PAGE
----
Ghana Waves App
An Afrobarometer survey of the Centre for Democratic Development (CDD) has found that even though the majority of Ghanaians are tolerant of ethnicities other than theirs, “fewer than one in 10 (7%) are tolerant toward people in same-sex relationships”.
This means some 93 per cent of Ghanaians are not tolerant of same-sex-oriented people.
“Ghanaians, generally, tend to express more nationalistic than ethnic sentiments, and most think they are more united as a people than divided”, the report concluded, adding: “Although discrimination is not an uncommon occurrence, Ghanaians express high levels of tolerance toward foreigners and citizens from different ethnic groups or religious faiths, though they are highly intolerant toward people in same-sex relationships”.
Read the key findings below:
▪ For nine out of 10 Ghanaians (91%), their national identity is at least as strong as their ethnic identity; very few say they feel “more ethnic” (6%) or “only ethnic” (3%).
▪ About three-quarters (73%) of citizens believe there is more that unites Ghanaians as a single people than divides them.
▪ About one in four Ghanaians (25%) say the government treats members of their ethnic group unfairly, a significant improvement compared to 2008 (49%).
▪ About one in five say other Ghanaians treated them unfairly based on their ethnicity (20%) or their religion (18%) during the year preceding the survey. Almost twice as many (35%) say they suffered discrimination based on their economic status.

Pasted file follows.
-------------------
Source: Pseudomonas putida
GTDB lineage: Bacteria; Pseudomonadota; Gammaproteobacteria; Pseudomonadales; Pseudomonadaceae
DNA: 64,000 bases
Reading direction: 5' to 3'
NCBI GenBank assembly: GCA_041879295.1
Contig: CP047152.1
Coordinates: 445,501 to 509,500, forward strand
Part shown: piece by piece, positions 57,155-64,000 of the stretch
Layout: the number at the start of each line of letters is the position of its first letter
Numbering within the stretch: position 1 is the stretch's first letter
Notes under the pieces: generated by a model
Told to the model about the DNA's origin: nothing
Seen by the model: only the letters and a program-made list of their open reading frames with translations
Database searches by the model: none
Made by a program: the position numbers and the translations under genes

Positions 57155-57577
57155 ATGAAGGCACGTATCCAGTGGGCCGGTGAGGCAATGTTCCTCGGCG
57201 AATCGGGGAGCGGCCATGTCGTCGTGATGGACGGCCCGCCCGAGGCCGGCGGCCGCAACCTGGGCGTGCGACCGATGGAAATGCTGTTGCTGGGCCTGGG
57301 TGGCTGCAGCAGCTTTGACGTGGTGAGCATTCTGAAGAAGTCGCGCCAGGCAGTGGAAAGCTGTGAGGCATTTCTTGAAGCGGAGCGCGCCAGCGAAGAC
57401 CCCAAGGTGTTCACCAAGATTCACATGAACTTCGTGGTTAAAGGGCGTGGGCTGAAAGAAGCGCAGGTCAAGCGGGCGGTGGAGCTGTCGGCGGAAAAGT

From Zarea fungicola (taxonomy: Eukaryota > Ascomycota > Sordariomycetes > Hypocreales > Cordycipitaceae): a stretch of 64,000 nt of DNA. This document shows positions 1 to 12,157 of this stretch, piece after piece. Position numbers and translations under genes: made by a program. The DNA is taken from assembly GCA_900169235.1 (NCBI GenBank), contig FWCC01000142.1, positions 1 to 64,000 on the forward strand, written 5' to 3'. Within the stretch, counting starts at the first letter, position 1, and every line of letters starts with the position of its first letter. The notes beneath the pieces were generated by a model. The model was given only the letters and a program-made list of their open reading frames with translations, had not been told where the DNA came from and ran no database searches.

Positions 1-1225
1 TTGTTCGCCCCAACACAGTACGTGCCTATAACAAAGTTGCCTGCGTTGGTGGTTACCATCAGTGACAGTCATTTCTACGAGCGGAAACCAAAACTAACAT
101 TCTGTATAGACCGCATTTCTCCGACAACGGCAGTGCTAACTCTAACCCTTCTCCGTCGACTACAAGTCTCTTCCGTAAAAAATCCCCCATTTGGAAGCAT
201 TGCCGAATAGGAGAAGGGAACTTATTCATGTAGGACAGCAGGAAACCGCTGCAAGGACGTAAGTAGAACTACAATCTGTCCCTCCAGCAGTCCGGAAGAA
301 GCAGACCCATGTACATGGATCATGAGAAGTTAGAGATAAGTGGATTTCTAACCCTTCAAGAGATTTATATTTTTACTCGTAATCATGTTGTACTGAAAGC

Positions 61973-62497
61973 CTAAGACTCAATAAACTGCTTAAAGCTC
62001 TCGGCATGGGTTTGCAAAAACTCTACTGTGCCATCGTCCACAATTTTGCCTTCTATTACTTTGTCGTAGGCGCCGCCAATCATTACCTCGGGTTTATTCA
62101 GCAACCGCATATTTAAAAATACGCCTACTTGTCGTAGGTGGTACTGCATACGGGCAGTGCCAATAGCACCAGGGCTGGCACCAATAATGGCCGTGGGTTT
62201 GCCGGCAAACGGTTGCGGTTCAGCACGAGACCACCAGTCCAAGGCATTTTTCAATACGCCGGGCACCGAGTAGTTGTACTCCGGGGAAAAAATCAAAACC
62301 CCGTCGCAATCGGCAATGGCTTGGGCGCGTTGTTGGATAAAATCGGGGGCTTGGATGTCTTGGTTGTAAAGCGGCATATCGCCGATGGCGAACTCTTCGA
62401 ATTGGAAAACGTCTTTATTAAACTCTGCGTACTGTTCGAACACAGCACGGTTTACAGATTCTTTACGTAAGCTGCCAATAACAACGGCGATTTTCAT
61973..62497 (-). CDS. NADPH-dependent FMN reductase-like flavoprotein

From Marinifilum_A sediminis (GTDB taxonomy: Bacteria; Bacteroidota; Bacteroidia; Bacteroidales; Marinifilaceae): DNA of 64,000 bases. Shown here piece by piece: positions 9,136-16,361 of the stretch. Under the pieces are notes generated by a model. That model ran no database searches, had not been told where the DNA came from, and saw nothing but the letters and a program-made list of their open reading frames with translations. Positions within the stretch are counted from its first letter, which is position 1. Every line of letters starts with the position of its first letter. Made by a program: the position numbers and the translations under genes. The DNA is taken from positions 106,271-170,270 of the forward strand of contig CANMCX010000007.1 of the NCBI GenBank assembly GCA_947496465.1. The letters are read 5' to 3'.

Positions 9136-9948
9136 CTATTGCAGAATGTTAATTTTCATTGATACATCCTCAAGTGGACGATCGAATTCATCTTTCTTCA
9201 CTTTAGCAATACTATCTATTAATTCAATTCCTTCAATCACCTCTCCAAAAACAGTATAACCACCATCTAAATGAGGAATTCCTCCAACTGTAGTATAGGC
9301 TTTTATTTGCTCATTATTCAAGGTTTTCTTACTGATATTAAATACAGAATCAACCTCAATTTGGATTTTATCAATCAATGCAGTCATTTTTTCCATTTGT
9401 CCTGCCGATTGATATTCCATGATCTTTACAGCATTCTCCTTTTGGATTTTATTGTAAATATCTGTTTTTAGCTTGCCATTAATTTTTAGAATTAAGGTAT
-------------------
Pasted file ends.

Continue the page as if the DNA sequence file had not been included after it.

▪ Overwhelming majorities of Ghanaians express tolerant attitudes toward people of different ethnicities (92%), different religions (91%), different political affiliations (90%), and different nationalities (74%). But fewer than one in 10 (7%) are tolerant toward people in same-sex relationships.
In general, when asked whether they identify more strongly with their national or their ethnic identities, the largest share of Ghanaians say they identify equally with both (56% in 2019), followed by the group who identify as “only Ghanaian” (29%) (Figure 1).
Overall, nine out of 10 citizens (91%) identify at least as strongly as “Ghanaian” as they do as members of their ethnic group; fewer than one in 10 say they feel “more ethnic” (6%) or “only ethnic” (3%).
These responses have been fairly consistent over time, although surveys in 2012 and 2014 detected a growing identification with the nation that has since retreated.
Identification as “only Ghanaian” varies widely by region1: While almost half of residents in Bono (45%) and Western North (44%) say they feel “only Ghanaian,” the same is true of fewer than one in 10 respondents in Northern (2%), Upper West (3%), and North East (3%) regions.
Poor respondents are less likely to identify as “only Ghanaian” (19% among those experiencing high lived poverty vs. 38% of the economically best-off respondents), as are those with no formal education (20%) compared to their better-educated counterparts (28%-34%).
Are Ghanaians tolerant enough? At least nine out of 10 Ghanaians express tolerant attitudes toward people of different ethnicities (92%), different religions (91%), and different political affiliations (90%), saying they would like it or would not care if they had these people as neighbours.
Three-fourths (74%) indicate the same tolerance toward immigrants or foreign workers. But fewer than one in 10 (7%) say they wouldn’t mind living next door to someone in a same-sex relationship. The 93% who say they would “somewhat dislike” or “strongly dislike” having homosexual neighbours place Ghana near the top in terms of intolerance across 23 African countries surveyed between late 2019 and early 2021, well above the 80% average.
Intolerance toward people in same-sex relationships is pervasive across age groups, religious affiliations, and urban as well as rural locations. Citizens with no formal education are slightly less likely to express intolerance (88%) than their more educated counterparts (91%- 95%).